Every single bit travelling across the Internet is stored and power is required to maintain the storage. While some might believe that the cloud is another unseen force existing outside of our comprehension, it is the actual physical storage in servers and large data centers around the world. Maintaining operations of these data centers requires vast amounts of energy in general power supply and server cooling. Although the total contribution of GHG emissions from such data centers is not earth shattering, the same contribution within a decade is expected grow at a faster pace due to the exponential increase in the amount of data consumed. This brings us face to face to a couple of questions:

  • How should companies and CIO’s approach the conundrum of ‘green IT’?
  • Does cloud computing immediately have a positive effect on our climate footprint compared to that of on-premise systems?

Sustainable data centers: Balancing and optimizing the relationship between power and efficiency

Evolving into zero-emission IT departments is a daunting task requiring capital and a technical education that might not be available through first- or second-party competency. Moving resources to the cloud in a lift and shift approach does not reduce emissions by default, unless the old on-premise system was a low-budget incinerator. There are numerous variables affecting the total emission caused by such systems, but the prime benefit lies in balancing and optimizing the relationship between power and efficiency. The top cloud providers have regular upgrades to their hardware, ensuring that they can efficiently manage power capacity, optimize cooling, leverage more power-efficient servers, and increase server utilization rates. This can be summarized as more sustainable data centers than those existing earlier in company basements, of course with the occasional exception. If a company does not perform regular upgrades to their IT hardware, the efficiency will drop causing excessive emissions through power usage. Furthermore, as cloud providers handle far greater volume of data than a single company, the usage and consumption of cloud servers are more efficient through the optimization and scalability of resources.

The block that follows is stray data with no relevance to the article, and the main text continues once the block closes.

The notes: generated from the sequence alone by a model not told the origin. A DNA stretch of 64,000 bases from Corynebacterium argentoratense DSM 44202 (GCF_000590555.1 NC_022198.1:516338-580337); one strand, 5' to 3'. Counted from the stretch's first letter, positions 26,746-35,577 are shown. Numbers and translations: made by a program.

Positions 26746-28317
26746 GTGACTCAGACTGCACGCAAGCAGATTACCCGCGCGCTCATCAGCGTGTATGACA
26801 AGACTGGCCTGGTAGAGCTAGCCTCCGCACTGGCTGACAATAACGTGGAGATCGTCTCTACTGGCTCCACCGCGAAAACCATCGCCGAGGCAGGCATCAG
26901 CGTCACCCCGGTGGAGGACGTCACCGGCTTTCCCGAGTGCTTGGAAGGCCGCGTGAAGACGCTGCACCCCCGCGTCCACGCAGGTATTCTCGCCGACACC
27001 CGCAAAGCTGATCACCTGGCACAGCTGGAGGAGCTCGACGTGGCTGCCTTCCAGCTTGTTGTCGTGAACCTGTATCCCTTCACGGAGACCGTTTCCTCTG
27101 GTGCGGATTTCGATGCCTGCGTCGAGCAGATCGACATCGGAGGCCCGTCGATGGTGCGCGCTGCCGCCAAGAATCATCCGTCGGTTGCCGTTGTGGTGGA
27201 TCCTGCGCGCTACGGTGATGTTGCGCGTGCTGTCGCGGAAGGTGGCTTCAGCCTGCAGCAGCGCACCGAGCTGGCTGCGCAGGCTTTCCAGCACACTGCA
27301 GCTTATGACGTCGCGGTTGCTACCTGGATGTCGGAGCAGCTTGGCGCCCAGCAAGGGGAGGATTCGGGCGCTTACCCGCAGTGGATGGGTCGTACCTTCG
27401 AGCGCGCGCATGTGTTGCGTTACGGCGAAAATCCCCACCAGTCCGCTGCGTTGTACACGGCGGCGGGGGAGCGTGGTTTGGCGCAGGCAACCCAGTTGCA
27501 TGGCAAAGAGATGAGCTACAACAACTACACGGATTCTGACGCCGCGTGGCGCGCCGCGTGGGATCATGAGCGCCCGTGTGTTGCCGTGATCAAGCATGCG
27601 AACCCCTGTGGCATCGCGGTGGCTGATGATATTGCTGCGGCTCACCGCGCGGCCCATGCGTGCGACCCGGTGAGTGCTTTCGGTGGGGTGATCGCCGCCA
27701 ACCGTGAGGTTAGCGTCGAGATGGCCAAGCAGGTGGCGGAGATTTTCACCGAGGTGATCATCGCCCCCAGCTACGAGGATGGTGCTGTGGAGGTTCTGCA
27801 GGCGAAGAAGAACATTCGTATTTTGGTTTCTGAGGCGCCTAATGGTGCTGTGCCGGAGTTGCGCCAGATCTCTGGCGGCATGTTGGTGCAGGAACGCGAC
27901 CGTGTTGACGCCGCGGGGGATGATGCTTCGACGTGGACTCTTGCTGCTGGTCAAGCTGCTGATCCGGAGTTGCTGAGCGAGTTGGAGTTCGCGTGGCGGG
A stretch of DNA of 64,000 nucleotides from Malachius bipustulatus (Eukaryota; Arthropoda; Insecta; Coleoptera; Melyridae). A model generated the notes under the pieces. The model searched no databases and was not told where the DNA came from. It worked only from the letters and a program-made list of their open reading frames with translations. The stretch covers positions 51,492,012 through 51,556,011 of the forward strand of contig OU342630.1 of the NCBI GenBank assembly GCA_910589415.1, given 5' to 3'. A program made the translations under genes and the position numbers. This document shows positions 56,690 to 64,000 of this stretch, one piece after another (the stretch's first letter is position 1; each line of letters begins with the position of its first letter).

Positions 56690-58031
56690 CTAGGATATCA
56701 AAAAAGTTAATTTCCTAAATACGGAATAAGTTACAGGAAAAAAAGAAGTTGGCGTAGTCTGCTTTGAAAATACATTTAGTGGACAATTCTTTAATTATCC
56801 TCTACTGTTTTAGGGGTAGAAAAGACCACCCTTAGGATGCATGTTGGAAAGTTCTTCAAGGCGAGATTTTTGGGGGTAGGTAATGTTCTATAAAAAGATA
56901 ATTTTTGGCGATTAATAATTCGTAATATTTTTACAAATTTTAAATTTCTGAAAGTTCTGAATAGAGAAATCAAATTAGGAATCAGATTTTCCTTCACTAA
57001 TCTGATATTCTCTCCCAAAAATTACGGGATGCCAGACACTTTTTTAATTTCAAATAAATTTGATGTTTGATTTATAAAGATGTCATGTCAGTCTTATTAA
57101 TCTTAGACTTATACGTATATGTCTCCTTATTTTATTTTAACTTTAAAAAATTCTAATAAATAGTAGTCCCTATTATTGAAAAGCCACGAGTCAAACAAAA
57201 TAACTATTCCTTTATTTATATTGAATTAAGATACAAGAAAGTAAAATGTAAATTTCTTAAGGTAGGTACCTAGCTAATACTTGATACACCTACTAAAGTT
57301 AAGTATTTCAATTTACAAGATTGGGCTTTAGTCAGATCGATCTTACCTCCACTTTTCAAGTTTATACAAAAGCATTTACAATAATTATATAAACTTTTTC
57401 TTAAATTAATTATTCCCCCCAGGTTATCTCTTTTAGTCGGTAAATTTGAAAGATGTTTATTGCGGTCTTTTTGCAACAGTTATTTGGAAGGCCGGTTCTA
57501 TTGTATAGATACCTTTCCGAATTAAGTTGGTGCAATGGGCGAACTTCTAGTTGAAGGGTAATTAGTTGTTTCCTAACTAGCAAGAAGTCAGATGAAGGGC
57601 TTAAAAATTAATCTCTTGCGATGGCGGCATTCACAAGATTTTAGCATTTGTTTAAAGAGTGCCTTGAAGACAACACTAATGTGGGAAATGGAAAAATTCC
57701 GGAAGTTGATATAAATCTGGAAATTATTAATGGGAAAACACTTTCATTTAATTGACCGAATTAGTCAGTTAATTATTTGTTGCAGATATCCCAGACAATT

Evaluate your CO2 emissions upon migration to cloud

Moving to the cloud then might add some immediate benefits in terms of efficiency, on the other hand, there is one key element which greatly impacts the equation and moves it towards an emission neutral equilibrium; CO2 emitted per kilowatt-hour, or the origin of the power. If a data center, cloud or non-cloud, has all its energy supplied from a coal combustion process, the sustainability impact goes down the drain. Replacing a clean energy on-premise data center with a coal combustor in the cloud is incognizant decision making and bound to happen if IT leaders are not paying attention. Surely, such situations will not occur if CO2 emissions are evaluated upon migration, but unfortunately this is rarely the case. Thus far, system migrations have not been performed on a sustainability basis alone, nor should it. The costs and complexity of moving to the cloud stretches outside the scope of sustainability, but we have entered an age where these challenges should be addressed and awareness should be established when performing a move to cloud computing.